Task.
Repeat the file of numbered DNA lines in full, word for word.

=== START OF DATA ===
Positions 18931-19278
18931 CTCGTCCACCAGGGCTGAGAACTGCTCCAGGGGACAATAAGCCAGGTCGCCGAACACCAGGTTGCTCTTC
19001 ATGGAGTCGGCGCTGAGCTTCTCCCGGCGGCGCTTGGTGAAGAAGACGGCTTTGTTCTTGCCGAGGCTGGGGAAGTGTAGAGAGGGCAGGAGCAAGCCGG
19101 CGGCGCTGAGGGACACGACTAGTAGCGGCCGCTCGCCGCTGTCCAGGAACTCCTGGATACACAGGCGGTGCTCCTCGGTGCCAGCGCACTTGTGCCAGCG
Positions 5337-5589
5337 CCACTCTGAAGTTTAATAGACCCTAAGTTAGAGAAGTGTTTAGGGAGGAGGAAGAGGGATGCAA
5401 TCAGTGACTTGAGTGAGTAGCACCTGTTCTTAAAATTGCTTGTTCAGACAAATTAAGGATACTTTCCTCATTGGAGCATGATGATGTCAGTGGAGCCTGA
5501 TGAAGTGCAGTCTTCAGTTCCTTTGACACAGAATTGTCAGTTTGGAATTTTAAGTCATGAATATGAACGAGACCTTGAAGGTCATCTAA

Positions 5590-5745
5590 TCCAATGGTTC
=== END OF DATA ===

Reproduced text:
Positions 18931-19278
18931 CTCGTCCACCAGGGCTGAGAACTGCTCCAGGGGACAATAAGCCAGGTCGCCGAACACCAGGTTGCTCTTC
19001 ATGGAGTCGGCGCTGAGCTTCTCCCGGCGGCGCTTGGTGAAGAAGACGGCTTTGTTCTTGCCGAGGCTGGGGAAGTGTAGAGAGGGCAGGAGCAAGCCGG
19101 CGGCGCTGAGGGACACGACTAGTAGCGGCCGCTCGCCGCTGTCCAGGAACTCCTGGATACACAGGCGGTGCTCCTCGGTGCCAGCGCACTTGTGCCAGCG
Positions 5337-5589
5337 CCACTCTGAAGTTTAATAGACCCTAAGTTAGAGAAGTGTTTAGGGAGGAGGAAGAGGGATGCAA
5401 TCAGTGACTTGAGTGAGTAGCACCTGTTCTTAAAATTGCTTGTTCAGACAAATTAAGGATACTTTCCTCATTGGAGCATGATGATGTCAGTGGAGCCTGA
5501 TGAAGTGCAGTCTTCAGTTCCTTTGACACAGAATTGTCAGTTTGGAATTTTAAGTCATGAATATGAACGAGACCTTGAAGGTCATCTAA

Positions 5590-5745
5590 TCCAATGGTTC